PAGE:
Educational Posts = Excellent Chance of Low Bounce Rate
2. Focused Entertainment and Isolated Stories
Some readers simply enjoy finding interesting posts, even if they are very focused and/or isolated. They might love funny blog posts, shocking or disturbing blog posts, unique stories, entertaining posts, misc. facts, weird photos, parodies, etc. If you provide blog posts like this, you might notice higher bounce rates for that specific content. It’s not that readers don’t like you or your posts, it’s just the nature of the content. That said, you still might notice a lot of activity and links (which is a good thing). Think about it, let’s say someone is on digg and clicks through a story to view a video of Bill Maher kicking people out of his audience. You wrote a great post about what happened and how this affects journalists that work in Live TV. You might notice a high bounce rate with this type of post, since the focus might be on finding and watching the video and not on the blog or blog author in question. At this point, look at the sticky note I told you to create a few minutes ago and see how it matches up with the goal of your blog… You might have built 1000 links to your blog from that one post, but no RSS subscriptions. Is that good or bad? Good for organic search, but bad for building readership. Again, it depends on your goal...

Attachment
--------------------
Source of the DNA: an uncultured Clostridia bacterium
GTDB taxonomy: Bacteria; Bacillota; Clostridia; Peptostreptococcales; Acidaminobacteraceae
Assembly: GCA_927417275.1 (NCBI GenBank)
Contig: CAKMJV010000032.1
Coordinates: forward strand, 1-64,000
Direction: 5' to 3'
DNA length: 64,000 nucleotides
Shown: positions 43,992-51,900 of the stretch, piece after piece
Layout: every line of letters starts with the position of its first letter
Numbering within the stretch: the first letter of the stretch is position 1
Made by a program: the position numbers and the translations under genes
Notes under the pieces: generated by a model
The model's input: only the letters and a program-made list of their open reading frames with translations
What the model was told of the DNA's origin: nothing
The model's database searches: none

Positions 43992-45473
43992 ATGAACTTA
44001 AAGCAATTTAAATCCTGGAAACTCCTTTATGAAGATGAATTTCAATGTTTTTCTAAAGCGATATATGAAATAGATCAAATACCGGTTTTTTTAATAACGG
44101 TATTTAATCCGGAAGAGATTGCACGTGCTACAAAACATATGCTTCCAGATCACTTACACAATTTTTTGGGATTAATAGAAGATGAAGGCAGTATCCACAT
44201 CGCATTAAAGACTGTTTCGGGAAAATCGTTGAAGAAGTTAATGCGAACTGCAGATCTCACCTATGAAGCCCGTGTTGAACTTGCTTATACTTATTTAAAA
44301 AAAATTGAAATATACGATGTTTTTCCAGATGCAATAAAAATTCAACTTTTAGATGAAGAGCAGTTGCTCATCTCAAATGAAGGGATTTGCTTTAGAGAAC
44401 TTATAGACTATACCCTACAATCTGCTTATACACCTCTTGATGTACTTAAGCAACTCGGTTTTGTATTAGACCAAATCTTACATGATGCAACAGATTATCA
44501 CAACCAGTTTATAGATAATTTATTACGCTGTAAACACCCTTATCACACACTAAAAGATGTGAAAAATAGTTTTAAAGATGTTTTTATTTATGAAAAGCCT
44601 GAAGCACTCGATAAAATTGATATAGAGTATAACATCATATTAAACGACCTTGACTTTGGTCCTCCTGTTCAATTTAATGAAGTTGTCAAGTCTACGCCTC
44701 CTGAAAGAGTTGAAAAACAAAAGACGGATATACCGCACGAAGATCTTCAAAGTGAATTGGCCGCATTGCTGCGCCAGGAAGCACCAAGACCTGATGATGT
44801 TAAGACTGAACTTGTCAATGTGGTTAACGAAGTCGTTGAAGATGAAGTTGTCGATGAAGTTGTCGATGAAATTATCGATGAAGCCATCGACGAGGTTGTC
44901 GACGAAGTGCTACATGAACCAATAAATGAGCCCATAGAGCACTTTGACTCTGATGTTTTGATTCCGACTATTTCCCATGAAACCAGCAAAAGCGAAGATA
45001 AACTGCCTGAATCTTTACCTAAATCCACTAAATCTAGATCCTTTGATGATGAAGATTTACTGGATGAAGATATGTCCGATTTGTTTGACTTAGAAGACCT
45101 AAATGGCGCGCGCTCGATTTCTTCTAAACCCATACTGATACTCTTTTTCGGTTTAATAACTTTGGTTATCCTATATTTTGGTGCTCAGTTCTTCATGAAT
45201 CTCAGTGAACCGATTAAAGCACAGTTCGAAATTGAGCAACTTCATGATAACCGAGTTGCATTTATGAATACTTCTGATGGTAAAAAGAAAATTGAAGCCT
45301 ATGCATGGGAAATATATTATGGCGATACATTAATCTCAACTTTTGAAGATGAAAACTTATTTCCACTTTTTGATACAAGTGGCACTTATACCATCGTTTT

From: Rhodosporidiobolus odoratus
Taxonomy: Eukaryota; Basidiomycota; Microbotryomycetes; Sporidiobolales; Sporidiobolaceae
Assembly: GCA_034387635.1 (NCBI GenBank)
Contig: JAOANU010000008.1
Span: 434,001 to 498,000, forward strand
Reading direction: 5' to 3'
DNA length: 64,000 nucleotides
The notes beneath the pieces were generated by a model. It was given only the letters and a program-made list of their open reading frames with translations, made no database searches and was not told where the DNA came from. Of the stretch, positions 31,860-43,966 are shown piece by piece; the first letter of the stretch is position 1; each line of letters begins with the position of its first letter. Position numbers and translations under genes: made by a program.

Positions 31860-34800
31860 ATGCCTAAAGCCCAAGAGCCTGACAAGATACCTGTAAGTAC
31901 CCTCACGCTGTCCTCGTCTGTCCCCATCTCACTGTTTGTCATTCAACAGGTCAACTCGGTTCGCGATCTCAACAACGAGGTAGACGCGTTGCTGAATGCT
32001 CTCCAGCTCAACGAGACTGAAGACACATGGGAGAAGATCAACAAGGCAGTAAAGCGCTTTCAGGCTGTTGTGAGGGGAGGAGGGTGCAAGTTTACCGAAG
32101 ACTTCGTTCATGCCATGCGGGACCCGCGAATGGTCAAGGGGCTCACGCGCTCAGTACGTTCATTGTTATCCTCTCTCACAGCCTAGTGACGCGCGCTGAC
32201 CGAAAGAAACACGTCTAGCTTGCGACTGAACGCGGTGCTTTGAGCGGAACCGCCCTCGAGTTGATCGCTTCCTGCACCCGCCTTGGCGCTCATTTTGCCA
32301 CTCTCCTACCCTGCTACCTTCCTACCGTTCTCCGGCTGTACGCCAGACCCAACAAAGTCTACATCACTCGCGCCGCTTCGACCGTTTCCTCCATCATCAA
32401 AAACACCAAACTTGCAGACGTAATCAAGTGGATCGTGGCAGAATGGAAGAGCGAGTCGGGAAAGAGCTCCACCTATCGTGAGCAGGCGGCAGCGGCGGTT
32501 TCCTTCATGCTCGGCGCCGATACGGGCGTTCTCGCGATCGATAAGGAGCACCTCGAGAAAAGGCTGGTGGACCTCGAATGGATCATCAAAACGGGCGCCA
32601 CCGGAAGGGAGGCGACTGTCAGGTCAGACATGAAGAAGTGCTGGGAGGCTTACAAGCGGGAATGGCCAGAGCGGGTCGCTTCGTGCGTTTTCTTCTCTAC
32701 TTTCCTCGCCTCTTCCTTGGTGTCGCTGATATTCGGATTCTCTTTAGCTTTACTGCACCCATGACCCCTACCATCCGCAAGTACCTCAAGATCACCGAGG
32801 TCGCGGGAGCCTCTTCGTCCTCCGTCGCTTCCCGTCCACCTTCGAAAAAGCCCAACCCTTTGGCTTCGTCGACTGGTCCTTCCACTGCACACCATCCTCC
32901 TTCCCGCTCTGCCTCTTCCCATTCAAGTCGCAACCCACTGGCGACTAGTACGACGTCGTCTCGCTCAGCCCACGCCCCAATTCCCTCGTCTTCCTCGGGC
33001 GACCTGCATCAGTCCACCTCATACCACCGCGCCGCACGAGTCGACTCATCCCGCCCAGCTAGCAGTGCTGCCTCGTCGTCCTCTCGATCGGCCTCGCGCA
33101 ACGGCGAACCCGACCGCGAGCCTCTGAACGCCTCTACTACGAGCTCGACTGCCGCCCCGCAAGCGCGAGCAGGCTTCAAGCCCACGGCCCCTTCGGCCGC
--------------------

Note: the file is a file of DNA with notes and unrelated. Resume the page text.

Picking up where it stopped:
Focused Entertainment = Good Chance of High Bounce Rate, but More Eyeballs and Links
3. Product and Service Reviews
Providing reviews based on your expertise is a great way to build a loyal following. The beauty of the web (and blogging and social media), is that you can find reviews from normal, everyday people who will typically give you an honest opinion of a product or service. Readers interested in reviews tend to also follow related content until they have the confidence to make an informed decision. For example, if you review an iPhone and then also review a Blackberry Curve, there’s a great chance readers looking for this type of content will read both posts (as long as you let them know the additional content is there!) More on this later. It makes sense if you think about it. Put yourself in their shoes…you are about to spend a few hundred dollars, you aren’t sure if it’s right for you, and you just found a person like you providing a real-world review without marketing spin. There's a reason that Word of Mouth Marketing (WOM) is as hot as it is now.... Just make sure you find the right blogger…
Product or Service Reviews = Excellent Chance of Low Bounce Rate
4. Blog Posts that Benchmark